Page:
8. The vertex and pixel shaders used in the 3DMark03 feature tests are also detected by the driver. When we prevented this detection, the performance dropped by more than a factor of
two in the 2.0 pixel shader test.

We have used various techniques to prevent NVIDIA drivers from performing the above detections. We have been extremely careful to ensure that none of the changes we have introduced causes differences in either rendering output or performance. In most case, simple alterations in the shader code – such as swapping two registers – has been sufficient to prevent
the detection.
Not that clipping planes are acceptable... or turning the background on and off in space as you see fit is either... but in the two cases I highlighted... NVidia didn't simply edit their drivers to prevent rendering of unseen code... THEY COMPLETELY REWROTE SHADER CODES TO REPLACE THOSE INCLUDED IN THE GAME!. This is sick... people using this against futuremark really upset me. Completely seperate from the fact that this totally invalidates the GFFX's results... does it occur to you that the shader is actually probably not a DX9 shader? Or that NVidia was wasting their driver development time writing new shader code for 3DMark instead of optimising for games that are already out there? It is also my theory that NVidia is doing something similar with the PS2.0 tests... as the GFFX performs PS2.0 abismally.

Seriously, how can anyone defend NVidia at this point?

Now onto a reply...

Originally posted by Morrow
After officially knowing now that both nvidia and ATI cheat in 3dmark03 (anyone surprised?), what do we learn from this incident?
ATI hasn't officially cheated, that is under investigation. The could be using a game specific optimization that improves rendering efficiency without changing what is rendered, which is perfectly acceptable, until Futuremark and ATI comment on this, your comment has no merit.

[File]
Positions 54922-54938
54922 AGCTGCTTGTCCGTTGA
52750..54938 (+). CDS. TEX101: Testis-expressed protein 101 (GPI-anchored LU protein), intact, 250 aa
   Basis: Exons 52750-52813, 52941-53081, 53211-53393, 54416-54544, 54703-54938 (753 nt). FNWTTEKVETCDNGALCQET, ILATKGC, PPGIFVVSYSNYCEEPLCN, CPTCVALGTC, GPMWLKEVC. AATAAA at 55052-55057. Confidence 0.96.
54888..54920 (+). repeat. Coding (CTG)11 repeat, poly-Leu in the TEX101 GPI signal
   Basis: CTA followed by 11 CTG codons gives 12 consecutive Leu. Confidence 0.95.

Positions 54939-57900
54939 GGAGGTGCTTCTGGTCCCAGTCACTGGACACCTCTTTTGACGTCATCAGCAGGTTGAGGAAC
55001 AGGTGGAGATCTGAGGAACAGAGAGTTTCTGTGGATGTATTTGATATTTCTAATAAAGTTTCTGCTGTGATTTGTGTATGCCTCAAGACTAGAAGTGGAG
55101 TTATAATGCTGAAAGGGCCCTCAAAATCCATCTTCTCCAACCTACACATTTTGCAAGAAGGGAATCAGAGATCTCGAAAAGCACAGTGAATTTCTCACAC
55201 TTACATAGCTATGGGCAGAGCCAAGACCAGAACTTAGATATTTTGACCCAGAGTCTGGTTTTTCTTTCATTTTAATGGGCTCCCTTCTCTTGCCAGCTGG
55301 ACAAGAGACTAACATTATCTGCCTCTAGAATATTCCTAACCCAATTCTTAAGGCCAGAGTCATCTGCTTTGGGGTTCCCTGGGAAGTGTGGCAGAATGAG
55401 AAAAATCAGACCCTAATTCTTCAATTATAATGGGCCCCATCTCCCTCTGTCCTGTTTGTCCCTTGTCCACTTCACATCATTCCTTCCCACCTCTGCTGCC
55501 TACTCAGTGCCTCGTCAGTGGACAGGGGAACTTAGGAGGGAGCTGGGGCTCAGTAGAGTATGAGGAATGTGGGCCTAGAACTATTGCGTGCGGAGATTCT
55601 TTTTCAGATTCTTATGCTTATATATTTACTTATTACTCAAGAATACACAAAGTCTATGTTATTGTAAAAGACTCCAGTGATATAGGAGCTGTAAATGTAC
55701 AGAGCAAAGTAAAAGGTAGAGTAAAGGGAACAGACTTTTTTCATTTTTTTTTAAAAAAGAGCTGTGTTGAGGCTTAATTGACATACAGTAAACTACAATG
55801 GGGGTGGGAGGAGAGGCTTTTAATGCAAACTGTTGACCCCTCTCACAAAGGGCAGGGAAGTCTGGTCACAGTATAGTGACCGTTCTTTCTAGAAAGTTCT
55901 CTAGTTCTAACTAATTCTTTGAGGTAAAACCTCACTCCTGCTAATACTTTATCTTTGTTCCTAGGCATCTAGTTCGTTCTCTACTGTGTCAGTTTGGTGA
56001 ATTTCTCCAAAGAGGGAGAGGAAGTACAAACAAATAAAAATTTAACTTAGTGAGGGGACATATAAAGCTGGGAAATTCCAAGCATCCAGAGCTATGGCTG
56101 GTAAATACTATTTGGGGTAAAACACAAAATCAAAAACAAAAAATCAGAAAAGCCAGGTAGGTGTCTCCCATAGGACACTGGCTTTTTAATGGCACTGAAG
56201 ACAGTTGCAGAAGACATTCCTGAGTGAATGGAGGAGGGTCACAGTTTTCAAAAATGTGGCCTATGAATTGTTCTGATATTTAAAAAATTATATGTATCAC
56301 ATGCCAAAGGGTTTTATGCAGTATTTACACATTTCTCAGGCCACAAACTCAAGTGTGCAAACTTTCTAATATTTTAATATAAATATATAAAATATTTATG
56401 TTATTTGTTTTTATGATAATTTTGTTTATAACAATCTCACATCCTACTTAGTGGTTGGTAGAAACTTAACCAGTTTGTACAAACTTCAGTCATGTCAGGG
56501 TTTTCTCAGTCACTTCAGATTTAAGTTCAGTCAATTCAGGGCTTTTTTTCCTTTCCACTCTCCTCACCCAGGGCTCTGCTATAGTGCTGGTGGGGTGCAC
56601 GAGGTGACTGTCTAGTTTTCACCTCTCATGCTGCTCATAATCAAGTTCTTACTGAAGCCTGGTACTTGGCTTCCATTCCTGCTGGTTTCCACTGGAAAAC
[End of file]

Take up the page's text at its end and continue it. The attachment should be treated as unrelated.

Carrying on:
We learn of course that we can no longer trust synthetic benchmarks, isn't it obvious?
I cringed at this comment... because it is completely asinine. In the past this may have been true... but today Futuremark proved that from her on we can trust synthetic benchmarks specifically because they can be policed like this.

Cheating in games is certainly easier to hide but not as easy to implement because the cheats found in 3dmark03 do not work in games where the camerapath is random.

But they could work in the fixed camera benchmarks within games... and switch off during normal gameplay.

Another thing we learn from this is that FutureMark now has also officially stated that their shader routines are inefficient! They say that nvidia managed to implement nvidia hw optimized shaders which are sometimes more than twice as fast as the shaders used by FutureMark. What does this say about FutureMark's credibility having released a benchmark optimized for future hardware! Well, nothing positive in any case...
Wow... I hadn't even read this when I got to part above. It means that NVidia can perform shaders that are hardcoded specifically for their hardware quickly... woo... who'd have thought! That doesn't mean they can run DX9 shaders at an acceptable speed... and guess what DX9 games won't be using NVidia's OpenGL functions if they aren't coded into the DX9 spec, so yes... this is a good indication of what you'll see in the future with PS2.0 running on NVidia's FX line. Take your blinders off sonny.